The Niger Delta occupies 7.5% of the total land area of Nigeria and was historically a major producer of palm oil with traders living in the area using the Delta and the River Niger as a centre for inland trade for oil and outward trade for slaves. Originally covering areas that were part of the ancient Benin and Calabar kingdoms the land determined as the Delta today occupies 70,000 square km and is home to thirty one million, mainly impoverished people. Portuguese explorers and traders began their activity the area in the fifteenth century after they reached the mouth of the River Niger in 1470 then from 1806 until the end of that century the British were busy exploring the area, charting its territory and rivers and preparing it for trade, mainly in palm oil which it was hoped would provide financial compensation for the loss of the slave trade that had seen millions of Nigerian slaves shipped to America during the 16-18th centuries.
As part of this exploration George Goldie (1846 - 1925), a former Royal Engineer, had formed the United African Company with designs to resurrect a company modelled on the former East India Company to operate in what is now modern day Nigeria. He worked with others trading in the area and the trading company effectively took control of the Lower Niger River. It was renamed as the National African Company in 1882 and within two years Goldie and his agents had signed treaties with tribal leaders including the emirs of Sokoto and Gandoalong along the Benue and Niger rivers and had forged deeper into the mainland much to the consternation of local tribes of the interior who understood they had an unwritten agreement that trade would be limited to coastal areas.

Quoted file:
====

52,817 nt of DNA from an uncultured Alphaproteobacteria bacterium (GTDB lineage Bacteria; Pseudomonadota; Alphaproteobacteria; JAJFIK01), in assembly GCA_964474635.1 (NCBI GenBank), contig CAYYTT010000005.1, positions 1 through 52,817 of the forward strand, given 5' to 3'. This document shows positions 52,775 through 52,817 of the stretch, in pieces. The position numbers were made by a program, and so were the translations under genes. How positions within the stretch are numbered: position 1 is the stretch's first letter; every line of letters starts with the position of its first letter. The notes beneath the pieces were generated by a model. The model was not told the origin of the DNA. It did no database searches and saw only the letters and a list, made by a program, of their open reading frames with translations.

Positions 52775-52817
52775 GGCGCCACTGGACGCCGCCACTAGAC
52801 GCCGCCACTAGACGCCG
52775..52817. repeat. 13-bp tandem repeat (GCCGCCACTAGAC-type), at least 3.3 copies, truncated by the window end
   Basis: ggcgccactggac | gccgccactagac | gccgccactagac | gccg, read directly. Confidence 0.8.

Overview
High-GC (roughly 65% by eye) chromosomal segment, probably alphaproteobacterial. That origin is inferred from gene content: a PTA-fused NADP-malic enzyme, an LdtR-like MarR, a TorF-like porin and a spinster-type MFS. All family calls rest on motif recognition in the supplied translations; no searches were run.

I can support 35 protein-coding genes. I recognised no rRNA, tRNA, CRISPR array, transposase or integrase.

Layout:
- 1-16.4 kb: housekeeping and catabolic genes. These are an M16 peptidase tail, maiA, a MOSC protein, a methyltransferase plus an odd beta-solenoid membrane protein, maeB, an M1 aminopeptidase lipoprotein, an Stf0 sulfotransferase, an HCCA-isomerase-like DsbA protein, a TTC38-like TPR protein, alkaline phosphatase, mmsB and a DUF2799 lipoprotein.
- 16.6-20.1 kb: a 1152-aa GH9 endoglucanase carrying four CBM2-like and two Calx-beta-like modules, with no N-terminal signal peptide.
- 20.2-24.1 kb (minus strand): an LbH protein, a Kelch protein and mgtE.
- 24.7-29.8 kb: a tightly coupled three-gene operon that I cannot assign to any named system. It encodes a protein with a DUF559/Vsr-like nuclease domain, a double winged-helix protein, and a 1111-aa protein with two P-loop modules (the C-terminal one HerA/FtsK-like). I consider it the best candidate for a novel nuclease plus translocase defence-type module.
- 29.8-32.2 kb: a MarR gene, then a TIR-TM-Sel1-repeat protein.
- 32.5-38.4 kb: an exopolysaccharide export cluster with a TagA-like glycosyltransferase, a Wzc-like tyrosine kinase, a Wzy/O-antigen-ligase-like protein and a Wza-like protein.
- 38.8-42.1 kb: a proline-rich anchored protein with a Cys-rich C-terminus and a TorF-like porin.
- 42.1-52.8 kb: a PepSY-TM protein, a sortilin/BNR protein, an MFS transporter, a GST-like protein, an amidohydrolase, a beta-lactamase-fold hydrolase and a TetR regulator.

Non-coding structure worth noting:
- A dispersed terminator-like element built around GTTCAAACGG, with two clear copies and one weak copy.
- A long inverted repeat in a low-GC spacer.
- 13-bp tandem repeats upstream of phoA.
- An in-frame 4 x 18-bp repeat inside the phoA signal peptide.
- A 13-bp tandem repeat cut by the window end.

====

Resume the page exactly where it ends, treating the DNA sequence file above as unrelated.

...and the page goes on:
In 1886 the company was once again renamed as the Royal Niger Company after receiving a charter from the British government authorizing it to administer the Niger Delta and the country on the banks of the Niger and Benue rivers. However this mandate by itself was insufficient to stop the growing role in the area of the state sponsored protectorates of France and Germany who were also jostling for hegemony as well as growing dissent from native tribes of the interior that often broke out into open conflict requiring use of gun boats deployed by the Royal Navy. As such, on 31st December 1899, the Royal Niger Company sold its interests to the British Government for UK865,000 and merged with the Niger Coast Protectorate (formerly the Oil Rivers Protectorate of Brass, Bonny, Opobo, Aobh, and Old Calabar excluding Lagos) to form the Southern Nigeria Protectorate under the control of the British Colonial Office.
As Nigeria began to prepare for independence, the search for oil began in the Delta in the 1950s and by 1956 it was discovered in commercial quantities. Less than two years later it was being commercially produced and sold on the international markets. Today around two million barrels of oil are extracted in the Niger Delta every day making it the world's eight largest oil producer in a country that remains one of the world's poorest as the oil revenues largely bypass those living and working outside that industry. Foreign companies extract the oil and it has been alleged that they do so without regard for local cultures or the local environment which has been ravaged by oil spills, fires, pollution, deforestation and poor waste management. As such, much of the Niger Delta is increasingly uninhabitable with local groups being forced to leave the area. This video of the Niger Delta has some different facts and figures however describes what may happen to the area and its inhabitants should climate change continue to flood the area.
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